Film & History: An Interdisciplinary Journal of Film and Television Studies 35.1 (2005) 65-67
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The Prisoner of Azkaban:
A New Direction for Harry Potter
Meet the Knight Bus: a ghostly triple-decked doppelganger to London's famous red buses. The fantastical nature of this vehicle manifests in a touch of whimsy, a crystal chandelier that sways erratically as the vehicle zips and zooms through the streets of London. Those attuned to the previous Harry Potter films will notice a crucial difference between this film and its predecessors—this bus stays on the ground. The two previous members of the franchise also began with magical vehicles: Hagrid's flying motorbike in Harry Potter and the Sorcerer's Stone and the Weasleys' flying car in Harry Potter and the Chamber of Secrets. In the latter film Ron and Harry's madcap flight to Hogwarts in a Ford Anglia leaves a series of awestruck muggles (people without magical powers) gawking, requiring the Ministry of Magic to restore normalcy by altering the memories of the witnesses. While the latest film, Harry Potter and the Prisoner of Azkaban, does feature an unusual flying object—Aunt Marge expands into a giant human balloon when she angers Harry—the magical Knight Bus traverses London unnoticed.
Despite the flamboyance of the bus' maneuvers, muggles are cheerfully oblivious to its presence; their inability to comprehend its existence renders them blind. In the first films, the magical world feels like a secret society where you need to know the tricks and passwords to enter. In the latest film, this world pervades contemporary culture, hiding in the cracks. One moment of the bus trip makes this relationship strikingly clear. Confronted with two double-decker buses bearing down on it, the Knight Bus shrinks to squeeze between its adversaries and continues its journey, altering itself to work around the solid parameters of muggle society. This adaptability illustrates two crucial themes of the film: first, that muggles (including the film's viewers) could recognize the magic that surrounds them if they could open themselves to thinking in new ways; second, that the film speaks to real life rather than offering an alternative fantasy. Director Alfonso Cuarón, who takes over the franchise from Chris Columbus, integrates the magical world with the muggle world in order to drive home the message of the film: things are not always what they seem. In doing so, Cuarón draws from his previous experience directing two beloved British literary classics: A Little Princess and Great Expectations. In both those films he altered the time period of events and shifted the action to a new locale in order to increase the opportunities for contemporary viewers to identify with the film. A Little Princess places the heroine's father in World War I rather than engaging him in the discovery of a diamond mine and moves the heroine from London to New York City. Cuarón's Great Expectations modernizes the story by setting it in contemporary America. Unlike the works by Frances Hodgson Burnett and Charles Dickens, J.K. Rowling's Harry Potter books are products of contemporary culture. However, Cuarón makes greater use of this fact than his predecessor did. His film emphasizes the importance of being open to new possibilities and interpretations of people and events. This represents an important stage in the growth of Harry Potter, as well as the maturation of the franchise.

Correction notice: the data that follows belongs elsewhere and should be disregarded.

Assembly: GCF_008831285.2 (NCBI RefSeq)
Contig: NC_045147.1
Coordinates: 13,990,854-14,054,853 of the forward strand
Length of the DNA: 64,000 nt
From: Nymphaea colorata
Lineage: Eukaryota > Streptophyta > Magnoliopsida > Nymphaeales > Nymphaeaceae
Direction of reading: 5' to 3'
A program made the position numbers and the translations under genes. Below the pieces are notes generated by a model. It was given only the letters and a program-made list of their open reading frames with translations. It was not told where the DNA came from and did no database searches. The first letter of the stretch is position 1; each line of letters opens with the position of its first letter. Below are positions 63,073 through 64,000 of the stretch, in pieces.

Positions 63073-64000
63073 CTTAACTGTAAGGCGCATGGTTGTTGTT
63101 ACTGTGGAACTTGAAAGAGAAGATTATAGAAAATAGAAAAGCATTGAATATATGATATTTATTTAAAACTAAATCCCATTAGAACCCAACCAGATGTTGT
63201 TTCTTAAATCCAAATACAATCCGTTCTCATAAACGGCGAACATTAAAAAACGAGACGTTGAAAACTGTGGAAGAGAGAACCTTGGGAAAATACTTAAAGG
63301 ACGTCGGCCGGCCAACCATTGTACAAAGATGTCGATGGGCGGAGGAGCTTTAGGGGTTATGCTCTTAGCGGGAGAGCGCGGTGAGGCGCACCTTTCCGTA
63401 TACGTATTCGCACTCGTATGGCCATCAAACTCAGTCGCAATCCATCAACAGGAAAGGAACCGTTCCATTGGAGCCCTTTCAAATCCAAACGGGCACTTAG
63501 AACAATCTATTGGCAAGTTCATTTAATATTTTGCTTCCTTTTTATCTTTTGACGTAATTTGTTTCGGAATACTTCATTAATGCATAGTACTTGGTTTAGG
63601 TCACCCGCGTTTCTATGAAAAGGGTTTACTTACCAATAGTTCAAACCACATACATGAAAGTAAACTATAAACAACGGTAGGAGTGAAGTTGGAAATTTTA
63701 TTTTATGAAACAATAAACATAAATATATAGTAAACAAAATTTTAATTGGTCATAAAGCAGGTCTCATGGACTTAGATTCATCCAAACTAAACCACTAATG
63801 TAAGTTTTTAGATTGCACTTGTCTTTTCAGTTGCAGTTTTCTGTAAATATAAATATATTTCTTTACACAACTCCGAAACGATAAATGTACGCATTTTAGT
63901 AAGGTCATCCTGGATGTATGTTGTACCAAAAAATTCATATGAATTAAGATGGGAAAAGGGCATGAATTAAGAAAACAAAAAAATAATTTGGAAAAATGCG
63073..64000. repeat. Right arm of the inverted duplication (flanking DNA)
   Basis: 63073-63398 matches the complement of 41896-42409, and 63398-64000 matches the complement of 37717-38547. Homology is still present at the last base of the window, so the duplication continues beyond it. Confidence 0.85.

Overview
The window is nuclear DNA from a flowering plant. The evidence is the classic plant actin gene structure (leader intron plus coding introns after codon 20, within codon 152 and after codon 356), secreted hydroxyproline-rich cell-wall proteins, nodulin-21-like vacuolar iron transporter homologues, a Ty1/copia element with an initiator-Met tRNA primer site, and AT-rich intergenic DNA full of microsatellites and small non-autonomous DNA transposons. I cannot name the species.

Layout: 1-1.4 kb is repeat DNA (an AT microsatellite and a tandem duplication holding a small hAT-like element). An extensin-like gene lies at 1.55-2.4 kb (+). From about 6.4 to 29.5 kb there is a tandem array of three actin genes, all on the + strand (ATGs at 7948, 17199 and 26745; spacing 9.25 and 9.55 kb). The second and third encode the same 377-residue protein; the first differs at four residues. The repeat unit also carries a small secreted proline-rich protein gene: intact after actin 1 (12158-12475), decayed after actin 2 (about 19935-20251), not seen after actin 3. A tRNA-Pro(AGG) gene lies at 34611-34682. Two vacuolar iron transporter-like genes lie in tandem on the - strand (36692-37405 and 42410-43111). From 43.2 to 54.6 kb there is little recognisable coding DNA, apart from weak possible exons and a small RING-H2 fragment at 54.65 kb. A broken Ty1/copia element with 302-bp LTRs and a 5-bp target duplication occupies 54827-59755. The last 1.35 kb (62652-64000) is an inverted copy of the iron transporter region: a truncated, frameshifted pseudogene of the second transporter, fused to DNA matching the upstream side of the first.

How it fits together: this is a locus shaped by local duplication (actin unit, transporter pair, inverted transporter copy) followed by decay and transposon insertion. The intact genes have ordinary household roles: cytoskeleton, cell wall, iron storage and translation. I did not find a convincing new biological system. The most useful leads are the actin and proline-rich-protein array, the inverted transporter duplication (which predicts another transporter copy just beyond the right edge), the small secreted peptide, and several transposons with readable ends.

Some of the most important elements that Cuarón uses to connect magic and reality are the costumes worn by his wizards and witches. Much of the clothing worn by the adults in the film has a traditional and old-fashioned flair. The conductor on the Knight Bus wears a vintage uniform and uses a hand-cranked ticket machine. Robes are not often worn by Cuarón's wizards, but when donned they resemble professional attire from the muggle world, although at times from a distant decade. Professor Lupin covers his tweed suit with a matching...